Some of his most famous designs were created at this period, notably the Ours Polaire series of seating with soft rotund forms resembling rudimentary arctic ursines or the Etoile series of furniture, which combined the centuries-old technique of straw marquetry with more contemporary curves.
Two recent New York sales produced some spectacular results for 1950s Royère.
On May 24 Sotheby’s (25/20/12.9%) offered an entire ensemble of Ours Polaire and Etoile designs created for a private home in France in 1958, a fully documented commission that had been in the same family from new. A couple of weeks later, Phillips (25/20/12% buyer’s premium) obtained a multi-estimate price for a single straw marquetry piece, a version of the Flaque table that embodies Royère’s biomorphism.
The Etoile series of furniture which combined the centuries-old technique of straw marquetry with more contemporary curves
Dumont family commission
Sotheby’s suite was made for the Dumont family and documented in the designer’s archive, now in the Musée des Art Decoratifs, where there are tracing paper studies and photographs of the dining room and living room.
On offer were six lots: all found buyers with the 6ft 11in (2.1m) Etoile sideboard topping the list at $1.45m (£1.09m), a record for Royère.
This was followed at $650,000 (£488,720) for a pair of Ours Polaire armchairs with beech frames upholstered in alpaca wool. An Ours Polaire sofa realised $345,000 (£259,400); a 4ft (1.2m) diameter Etoile dining table $350,000 (£263,155); an Etoile low table $400,000 (£300,750) and a set of six ebonised beech and alpaca upholstered dining chairs $270,000 (£203,010).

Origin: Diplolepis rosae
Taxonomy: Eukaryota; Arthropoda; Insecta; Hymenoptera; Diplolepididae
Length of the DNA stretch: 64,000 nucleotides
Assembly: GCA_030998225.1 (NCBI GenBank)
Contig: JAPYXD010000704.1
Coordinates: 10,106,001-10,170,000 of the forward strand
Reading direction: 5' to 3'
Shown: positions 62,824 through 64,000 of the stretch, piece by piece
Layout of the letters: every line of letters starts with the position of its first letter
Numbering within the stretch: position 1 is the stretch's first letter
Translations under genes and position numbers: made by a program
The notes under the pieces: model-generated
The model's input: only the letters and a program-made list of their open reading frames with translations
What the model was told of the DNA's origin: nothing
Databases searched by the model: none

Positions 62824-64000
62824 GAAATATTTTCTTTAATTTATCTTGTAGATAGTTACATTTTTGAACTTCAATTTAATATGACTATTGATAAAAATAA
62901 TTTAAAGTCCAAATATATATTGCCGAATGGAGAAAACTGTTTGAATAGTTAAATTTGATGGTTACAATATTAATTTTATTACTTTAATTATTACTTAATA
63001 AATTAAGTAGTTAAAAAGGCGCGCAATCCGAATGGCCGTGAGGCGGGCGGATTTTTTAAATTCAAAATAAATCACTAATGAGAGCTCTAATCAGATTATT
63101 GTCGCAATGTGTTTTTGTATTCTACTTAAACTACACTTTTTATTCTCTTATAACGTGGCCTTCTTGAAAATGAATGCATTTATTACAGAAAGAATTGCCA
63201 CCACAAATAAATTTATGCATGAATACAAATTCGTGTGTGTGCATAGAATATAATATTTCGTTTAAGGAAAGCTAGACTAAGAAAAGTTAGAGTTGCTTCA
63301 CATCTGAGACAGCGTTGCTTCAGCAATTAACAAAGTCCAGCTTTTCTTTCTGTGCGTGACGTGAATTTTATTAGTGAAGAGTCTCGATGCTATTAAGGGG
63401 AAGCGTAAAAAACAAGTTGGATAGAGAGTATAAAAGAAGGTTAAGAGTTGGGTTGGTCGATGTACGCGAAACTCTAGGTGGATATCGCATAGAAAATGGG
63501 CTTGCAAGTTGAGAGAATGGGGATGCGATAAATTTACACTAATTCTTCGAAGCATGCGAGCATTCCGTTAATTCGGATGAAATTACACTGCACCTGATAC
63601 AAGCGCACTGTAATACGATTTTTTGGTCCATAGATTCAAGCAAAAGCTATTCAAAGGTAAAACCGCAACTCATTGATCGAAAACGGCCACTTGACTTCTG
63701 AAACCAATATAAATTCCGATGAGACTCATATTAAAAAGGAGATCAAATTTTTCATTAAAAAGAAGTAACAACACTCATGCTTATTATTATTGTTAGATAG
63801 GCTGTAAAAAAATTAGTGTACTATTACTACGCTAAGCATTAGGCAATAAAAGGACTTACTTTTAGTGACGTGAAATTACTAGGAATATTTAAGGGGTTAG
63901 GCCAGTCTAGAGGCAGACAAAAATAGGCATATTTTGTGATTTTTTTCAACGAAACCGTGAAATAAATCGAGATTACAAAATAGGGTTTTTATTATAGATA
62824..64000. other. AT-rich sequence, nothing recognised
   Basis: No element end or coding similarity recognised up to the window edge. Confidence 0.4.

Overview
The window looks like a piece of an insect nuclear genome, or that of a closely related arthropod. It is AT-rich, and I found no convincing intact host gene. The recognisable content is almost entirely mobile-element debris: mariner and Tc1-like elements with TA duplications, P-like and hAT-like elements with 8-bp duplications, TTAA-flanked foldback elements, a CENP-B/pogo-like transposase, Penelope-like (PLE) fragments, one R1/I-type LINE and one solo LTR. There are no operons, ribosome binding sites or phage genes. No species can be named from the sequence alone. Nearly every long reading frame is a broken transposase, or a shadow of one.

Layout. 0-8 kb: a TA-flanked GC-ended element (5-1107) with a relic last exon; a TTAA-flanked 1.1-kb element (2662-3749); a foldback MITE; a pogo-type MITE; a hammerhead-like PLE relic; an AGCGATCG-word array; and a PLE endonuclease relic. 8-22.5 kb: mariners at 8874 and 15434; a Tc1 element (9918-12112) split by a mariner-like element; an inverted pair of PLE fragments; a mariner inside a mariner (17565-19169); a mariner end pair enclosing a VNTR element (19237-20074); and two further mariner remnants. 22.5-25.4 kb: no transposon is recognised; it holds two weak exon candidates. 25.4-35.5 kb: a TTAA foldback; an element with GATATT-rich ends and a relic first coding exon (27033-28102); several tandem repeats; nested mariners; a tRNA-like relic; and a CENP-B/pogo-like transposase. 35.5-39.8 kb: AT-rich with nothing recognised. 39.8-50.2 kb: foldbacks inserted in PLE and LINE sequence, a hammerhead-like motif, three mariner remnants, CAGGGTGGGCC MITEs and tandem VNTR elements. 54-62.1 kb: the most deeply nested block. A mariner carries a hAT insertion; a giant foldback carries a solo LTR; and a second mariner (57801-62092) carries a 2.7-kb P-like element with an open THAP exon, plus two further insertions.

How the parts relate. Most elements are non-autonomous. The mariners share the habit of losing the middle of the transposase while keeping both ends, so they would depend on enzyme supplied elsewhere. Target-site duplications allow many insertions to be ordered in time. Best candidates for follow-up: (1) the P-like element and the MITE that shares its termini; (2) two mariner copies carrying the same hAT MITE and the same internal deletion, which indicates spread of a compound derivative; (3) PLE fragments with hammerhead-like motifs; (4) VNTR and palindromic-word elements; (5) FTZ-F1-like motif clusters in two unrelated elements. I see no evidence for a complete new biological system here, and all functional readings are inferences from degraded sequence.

The design for Phillips’ Flaque table was first conceived by Royère in 1947. The original model, created for his own home, had an opaline glass top decorated with red stars on sheet metal legs.
The straw marquetry on wood versions came later, with Phillips’ version the model exhibited at the Salon des art Menagères in 1954. It had a provenance to a private collection in France, the Galerie Jacques Lacoste, Paris and the Hemisphere Gallery, London where it was acquired by the vendor in the early 1990s.
Offered on June 6 with an estimate of $180,000-250,000, it doubled that guide to take $480,000 (£360,900), the highest price of the sale and for any Flaque table at auction.